main theme. An authentic cadence is outlined in m. 24 before returning to the tonic and
the original tempo in m. 25.
Although m. 25 begins a clear restatement of the beginning of the piece, there is
some modification. In combination with the half note, there are no thirds, but instead
there is a return of the detached sixteenth notes from measures 10-13 (see Example 13).
This pattern continues through m. 28. In mm. 29-32, the sixteenth notes continue but now
should be articulated differently: legato rather than detached. There is a crescendo from
measure 29-31, but each time the slurred sixteenth notes appear, there is a slight
decrescendo within the overall phrase.
Another transition section consisting of sequential patterns happens in mm. 33-39.
In mm. 33-34, a dotted eighth-sixteenth rhythmic combination is used on each beat with a
second layer of almost continual sixteenth notes underneath (see Example 14).
Example 13. Saint-Saëns: Prélude, Op. 135, m. 25.
Example 14. Saint-Saëns: Prélude, Op. 135, mm. 33-34.
Though this is not a thick texture, the layers allow a series of chords to emerge on E
minor, D major, C major, B minor, and A minor. Sixths and thirds then appear as
alternating sixteenth notes from m. 35 to beat 1 of m. 37. On each half-beat, the pattern
moves up one step on the G major scale. Beat 2 of m. 37 to beat 2 of m. 39 is a linear
texture that should be smoothly connected. The transition finally ends in measure 40 with
a ritardando and a chordal IV-V-I cadence back to the main theme again.
In m. 41, the theme briefly returns with the detached sixteenth notes but is found
in a much lower register than the original theme. However, the piano dynamic is
maintained from here until the pianissimo at the end of the piece. As the end of the piece
arrives, the mood changes in mm. 44-47 with a thinner texture and more legato, linear
arpeggios. Each measure changes the arpeggios slightly to imply a different harmony:
vii 7 /bIII, vii
7 /V, V
7 , and IV
6/4 . The piece ends with three rolled tonic chords and a
fermata sustaining the third and final chord.
As the prelude of Op. 135, this movements main purpose is to establish the
nature of the set as a whole. It is a playful movement full of simple harmonies and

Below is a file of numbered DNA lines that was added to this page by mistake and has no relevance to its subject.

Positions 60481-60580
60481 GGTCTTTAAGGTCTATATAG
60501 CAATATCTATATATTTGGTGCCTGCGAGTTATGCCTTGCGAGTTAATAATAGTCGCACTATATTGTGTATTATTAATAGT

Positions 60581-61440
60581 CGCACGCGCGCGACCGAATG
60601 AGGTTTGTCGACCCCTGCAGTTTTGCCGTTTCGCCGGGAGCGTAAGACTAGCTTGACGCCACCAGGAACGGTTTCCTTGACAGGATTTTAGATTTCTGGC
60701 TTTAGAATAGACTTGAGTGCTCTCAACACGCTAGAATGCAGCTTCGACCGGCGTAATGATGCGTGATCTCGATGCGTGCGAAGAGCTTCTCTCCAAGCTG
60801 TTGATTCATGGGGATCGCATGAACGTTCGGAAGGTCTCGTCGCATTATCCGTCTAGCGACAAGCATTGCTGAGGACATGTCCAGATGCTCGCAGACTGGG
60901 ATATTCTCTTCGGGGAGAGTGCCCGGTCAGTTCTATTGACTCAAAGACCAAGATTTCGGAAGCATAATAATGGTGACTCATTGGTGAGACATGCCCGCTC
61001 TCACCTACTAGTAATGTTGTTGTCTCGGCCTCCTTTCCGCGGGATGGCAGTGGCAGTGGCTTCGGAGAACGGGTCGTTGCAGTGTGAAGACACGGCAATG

interesting rhythmic elements. The Prélude has a somewhat thin texture but contains
multiple layers and requires precise articulation. The limited use of the pedal and
abundance of sequential material is indicative of several of the movements to follow.
Even considering the texture, sequences, and light use of pedal, the Prélude may not be
seen as neo-baroque by itself. However, as part of this set of etudes, it functions much in
the same way as a prelude from a Baroque suite and thus presents a convincing opening
to the neo-baroque set.
Alla Fuga
The second etude of the set, entitled “Alla Fuga” (“in the style of a fugue”), is
similar to a fugue but not strictly a fugue in the Baroque meaning of the term. However,
since the similarities are overwhelming and the piece is clearly structured in imitative
counterpoint, it can be analyzed in the same way as a fugue of J. S. Bach. Thus, in the
following analysis, the familiar labels such as subject, answer, countersubject, and
episodes will be referenced as appropriate. In addition, the subject in this particular fugue
is presented in both stretto and inversion (see Table 1).
mm. 1-5 Subject—G major
mm. 5-9 Answer (tonal)—D major, upper voice
Countersubject, lower voice
Free material, lower voice
mm. 14-25 Sequential episode
[Stretto] Inverted subject, shortened, lower voice
mm. 29-34 Episode, based on subject
mm. 35-38 Free material, upper voice
Subject, no pickup—Bb major , lower voice
mm. 38-42 [Stretto] Answer, upper voice
Free material, lower voice
mm. 43-50 Free material
mm. 50-64 Episode based on subject—Bb major, C major
mm. 65-68 Chromatic transition
Pedal point on D, lower voice
mm. 76-80 Pedal point on D, upper voice
Episode based on subject, lower voice
mm. 81-90 Transition—Modulatory
Broken chords and arpeggios
The fugue follows the main key of the set: G major. The fugue begins with a
quarter rest, although the listener will hear the subject beginning with the quarter-note
pickup into m. 2. The subject begins in the middle register, an octave below middle C,
and is four measures long. Most of the subject is to be played with a detached articulation
(see Example 15).
On beat 2 of m. 5, the answer begins along with a countersubject. The answer, as
expected, is written in the dominant of D major, a fifth above the original subject.
Although the answer appears to be a real answer, the first note of the answer is written
only a fourth above the subject, so the answer is tonal. Compare the following two